Uncontrived Elegance in Tibetan Songs2019-01-09T04:49:58-07:00

An Act of Bardo: Translating Tibetan Poetry

2019-01-12T12:20:17-07:00

Lama Jabb (Oxford) delivers this ground-breaking keynote lecture at the 2018 Lotsawa Translation Workshop. He weaves the extended metaphor of liminal space (bar do) throughout and softly punctuates his illumination of the translation process with insights from highly respected poets from numerous cultures while diligently considering the challenges and opportunities presented by the de- and reconstruction of languages. As he guides the audience through his translation choices, he explains his aims of preservation of cultural identity while delivering, with kindness, artistic richness to the reader. Ultimately questioning how translators can communicate in words that which is ineffable, Lama Jabb encourages […]

An Act of Bardo: Translating Tibetan Poetry2019-01-12T12:20:17-07:00

Dynamics of Devotion

2019-01-09T04:49:59-07:00

Andrew Quintman (Wesleyan), Lara Braitstein (McGill), Heidi Nevin (Independent), Anne Klein (Rice), Holly Gayley (University of Colorado, Boulder), and Annabella Pitkin (Lehigh) take on the topic of devotion in translation. Annabella Pitkin skillfully facilitates discussion focused on three themes: literary and embodied devotion, translation as an act of devotion, and the cultural translation of devotion. Regarding the first, the group considers what terms are particularly difficult to unpack in English, posing questions like, “How does language serve to dictate devotion?”, and, “How does literature and its utterance help mediate the distance between subject and object?” While translators are positioned as […]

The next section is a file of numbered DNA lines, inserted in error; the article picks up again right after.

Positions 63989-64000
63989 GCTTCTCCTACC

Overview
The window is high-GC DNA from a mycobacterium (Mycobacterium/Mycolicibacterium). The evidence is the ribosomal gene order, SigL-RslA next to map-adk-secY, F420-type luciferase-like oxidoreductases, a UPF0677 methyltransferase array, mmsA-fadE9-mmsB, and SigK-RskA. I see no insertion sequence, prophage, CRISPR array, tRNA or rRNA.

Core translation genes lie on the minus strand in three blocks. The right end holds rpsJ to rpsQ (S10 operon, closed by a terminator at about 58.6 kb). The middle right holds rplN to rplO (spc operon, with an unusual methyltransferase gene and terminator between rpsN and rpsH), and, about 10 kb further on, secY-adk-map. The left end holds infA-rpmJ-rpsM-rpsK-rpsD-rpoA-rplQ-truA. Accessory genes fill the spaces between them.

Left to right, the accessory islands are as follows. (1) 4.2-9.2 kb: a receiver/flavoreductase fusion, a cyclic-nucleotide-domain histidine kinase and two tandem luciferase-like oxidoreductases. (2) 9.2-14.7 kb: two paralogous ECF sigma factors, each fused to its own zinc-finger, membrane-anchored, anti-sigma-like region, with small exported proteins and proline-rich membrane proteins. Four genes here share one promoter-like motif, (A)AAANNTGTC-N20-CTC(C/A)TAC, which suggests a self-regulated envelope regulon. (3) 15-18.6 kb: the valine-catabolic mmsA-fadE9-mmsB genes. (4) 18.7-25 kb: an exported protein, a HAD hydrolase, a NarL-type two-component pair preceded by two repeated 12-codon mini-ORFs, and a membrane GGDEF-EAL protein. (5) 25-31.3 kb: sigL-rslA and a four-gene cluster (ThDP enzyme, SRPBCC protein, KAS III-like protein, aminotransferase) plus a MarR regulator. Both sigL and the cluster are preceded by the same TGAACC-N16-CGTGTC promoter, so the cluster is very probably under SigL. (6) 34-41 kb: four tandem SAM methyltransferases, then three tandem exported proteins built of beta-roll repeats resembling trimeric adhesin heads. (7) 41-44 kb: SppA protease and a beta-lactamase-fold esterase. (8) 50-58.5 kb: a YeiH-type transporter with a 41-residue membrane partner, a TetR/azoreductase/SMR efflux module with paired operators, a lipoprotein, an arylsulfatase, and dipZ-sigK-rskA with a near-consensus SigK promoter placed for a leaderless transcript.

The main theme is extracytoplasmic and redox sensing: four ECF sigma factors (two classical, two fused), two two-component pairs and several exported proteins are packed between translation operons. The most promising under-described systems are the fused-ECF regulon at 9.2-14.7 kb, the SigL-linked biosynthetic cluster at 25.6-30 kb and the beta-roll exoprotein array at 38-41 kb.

Dynamics of Devotion2019-01-09T04:49:59-07:00

Collections of Songs (mgur ‘bum)

2019-01-17T10:34:10-07:00

By taking a bird’s-eye view of collections of songs (mgur ‘bum), Kurtis Schaeffer (University of Virginia) and Andrew Quintman (Wesleyan) examine gaps in our knowledge based on the extant collections and their experiences both as translators and as historians of literature. They elicit an exploratory discussion by beginning with a series of key questions and positing ways in which we can think about songs as an autonomous literary form as well as how we might approach the provenance of songs and the process of their production and reproduction from the standpoint of history, in addition to other stimulating topics. What […]

Collections of Songs (mgur ‘bum)2019-01-17T10:34:10-07:00

Gender in Translating Devotional Verse

2019-01-09T22:40:16-07:00

In this collaborative discussion breakout session, Jue Liang (University of Virginia) and Natasha Mikles (Texas State) discuss the dynamics of socially constructed ideas about gender on our readings of classical texts and biographies. The group also explores devotion as a culturally constructed idea and devotional language as gendered. Jue and Natasha lead the group in developing “word banks” of terms that elicit a mood of binary gender constructs and then the discussion naturally unfolds into thoughtful exploration of the deconstruction of the binary and a consideration of the opposites of gender and devotion and the value we place on all […]

Gender in Translating Devotional Verse2019-01-09T22:40:16-07:00

Linguistic Hospitality

2019-01-09T04:50:01-07:00

Dominique Townsend (Bard) and Lucas Carmichael (University of Colorado, Boulder) present Paul Ricoeur’s essay, “On Translation“, as a starting point for discussion of linguistic hospitality. After a brief introduction to the essay, small group discussions on the ethics of translation, the dynamics of retranslation, and “resistance to the foreign” focus the conversation. The small groups then share a summary of their exploration and find that Ricoeur’s optimism in his encouragement to give up the idea of a perfect translation became the basis for small group conversation and further discussion.

Linguistic Hospitality2019-01-09T04:50:01-07:00